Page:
Nyoongar people have maintained a close connection with the Swan River – known to them as Derbal Yerrigan – for more than 40,000 years. This connection forms the basis for much of their cultural and spirituality identity. Freshwater Bay was an important camping place, a source of fresh water from springs, a fishing and trading area, and above all a spiritual place.
The Nyoongar word for the bay itself Minderup – means place for alleviating sickness.
Since European settlement Freshwater Bay has been regarded as a healthy place, one for recreation and enjoyment. It was once a popular holiday, camping and picnicking spot for the many thousands brought by steamers and other river craft to enjoy its beauty and the safe swimming: as noted in the West Australian on the 31st of December 1936:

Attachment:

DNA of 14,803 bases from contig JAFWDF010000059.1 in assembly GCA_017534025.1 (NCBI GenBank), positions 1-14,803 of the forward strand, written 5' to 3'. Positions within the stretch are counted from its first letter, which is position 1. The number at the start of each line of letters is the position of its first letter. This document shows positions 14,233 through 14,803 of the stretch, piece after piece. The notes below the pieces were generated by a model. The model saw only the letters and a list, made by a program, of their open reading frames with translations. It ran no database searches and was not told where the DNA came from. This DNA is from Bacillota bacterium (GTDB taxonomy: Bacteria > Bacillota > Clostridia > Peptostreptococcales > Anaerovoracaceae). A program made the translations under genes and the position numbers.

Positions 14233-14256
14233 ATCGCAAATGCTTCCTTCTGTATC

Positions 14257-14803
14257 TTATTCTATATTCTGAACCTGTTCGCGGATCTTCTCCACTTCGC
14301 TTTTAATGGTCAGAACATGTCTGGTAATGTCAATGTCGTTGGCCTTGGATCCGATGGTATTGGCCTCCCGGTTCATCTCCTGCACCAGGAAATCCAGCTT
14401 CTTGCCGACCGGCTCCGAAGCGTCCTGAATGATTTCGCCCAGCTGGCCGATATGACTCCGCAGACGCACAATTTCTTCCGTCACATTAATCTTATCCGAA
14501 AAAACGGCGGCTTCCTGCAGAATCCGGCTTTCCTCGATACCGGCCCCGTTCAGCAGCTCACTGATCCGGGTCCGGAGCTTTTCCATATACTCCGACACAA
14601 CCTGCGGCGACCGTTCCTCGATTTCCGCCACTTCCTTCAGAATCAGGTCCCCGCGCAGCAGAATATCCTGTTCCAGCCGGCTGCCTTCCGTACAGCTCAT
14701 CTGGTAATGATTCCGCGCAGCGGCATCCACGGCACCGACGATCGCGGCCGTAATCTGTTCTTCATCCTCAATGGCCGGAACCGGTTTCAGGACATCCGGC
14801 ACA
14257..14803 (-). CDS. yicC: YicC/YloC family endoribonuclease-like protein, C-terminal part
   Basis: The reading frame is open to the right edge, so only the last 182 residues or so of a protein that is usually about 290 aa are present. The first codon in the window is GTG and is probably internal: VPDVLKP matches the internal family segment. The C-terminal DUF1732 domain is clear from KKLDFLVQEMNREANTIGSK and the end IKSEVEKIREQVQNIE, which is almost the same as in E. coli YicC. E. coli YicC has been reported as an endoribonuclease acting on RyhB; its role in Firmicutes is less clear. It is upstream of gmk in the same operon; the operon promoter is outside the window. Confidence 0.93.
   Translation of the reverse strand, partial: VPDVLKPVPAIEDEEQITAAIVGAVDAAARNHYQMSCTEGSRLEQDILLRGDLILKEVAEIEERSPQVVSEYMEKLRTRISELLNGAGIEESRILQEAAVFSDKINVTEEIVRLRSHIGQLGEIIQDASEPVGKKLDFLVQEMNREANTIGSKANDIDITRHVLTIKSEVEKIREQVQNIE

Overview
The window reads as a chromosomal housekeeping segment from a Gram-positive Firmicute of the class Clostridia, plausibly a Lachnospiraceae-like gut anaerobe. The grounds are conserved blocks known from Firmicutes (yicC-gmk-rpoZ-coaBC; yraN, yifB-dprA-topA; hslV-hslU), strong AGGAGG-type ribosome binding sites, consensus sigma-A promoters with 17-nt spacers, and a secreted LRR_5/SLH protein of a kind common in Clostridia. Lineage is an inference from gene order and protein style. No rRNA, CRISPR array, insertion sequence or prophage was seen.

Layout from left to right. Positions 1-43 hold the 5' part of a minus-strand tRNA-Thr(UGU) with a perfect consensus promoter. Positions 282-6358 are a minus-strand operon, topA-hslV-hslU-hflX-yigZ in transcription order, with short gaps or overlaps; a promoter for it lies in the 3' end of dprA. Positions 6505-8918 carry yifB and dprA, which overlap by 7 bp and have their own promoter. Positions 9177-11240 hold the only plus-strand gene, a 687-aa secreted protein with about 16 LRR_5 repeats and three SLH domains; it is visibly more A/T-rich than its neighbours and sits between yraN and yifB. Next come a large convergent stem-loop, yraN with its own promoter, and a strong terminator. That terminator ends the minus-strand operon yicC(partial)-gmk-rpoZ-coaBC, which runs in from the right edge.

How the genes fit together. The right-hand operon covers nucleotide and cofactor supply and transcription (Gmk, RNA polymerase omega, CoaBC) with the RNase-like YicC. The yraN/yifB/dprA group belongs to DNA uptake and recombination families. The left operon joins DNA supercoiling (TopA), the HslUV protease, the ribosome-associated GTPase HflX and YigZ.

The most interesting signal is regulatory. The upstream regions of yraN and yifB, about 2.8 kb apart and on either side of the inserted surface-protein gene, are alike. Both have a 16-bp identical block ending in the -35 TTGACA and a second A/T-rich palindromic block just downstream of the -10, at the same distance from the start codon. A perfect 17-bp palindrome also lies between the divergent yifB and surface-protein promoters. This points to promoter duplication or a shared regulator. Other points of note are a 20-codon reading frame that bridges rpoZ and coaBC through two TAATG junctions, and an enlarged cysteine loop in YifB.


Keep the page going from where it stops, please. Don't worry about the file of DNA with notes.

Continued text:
Freshwater Bay, which from most angles resembles a great lake, has few peers along the river for sheer beauty. The beautiful homes capping the northern highlands bear witness to the loveliness of the scene. Then down the river, beaches have one great asset and charm not possessed by their northern sisters – the shady and graceful Peppermint tree.
It was these native riverside Peppermint trees which inspired the name Peppermint Grove. The majestic Moreton Bay figs were planted here later – in the early twentieth century – and remain important for shade. At one time destroyed for camp fires, the trees are now appreciated and protected.
The beach at Peppermint Grove is also home to the black swan, Cygnus atratus, the symbol of the Swan River and after which the Swan River Colony was named. Loss of riverine habitat resulted in a significant reduction in the once abundant swans, but their numbers are slowly increasing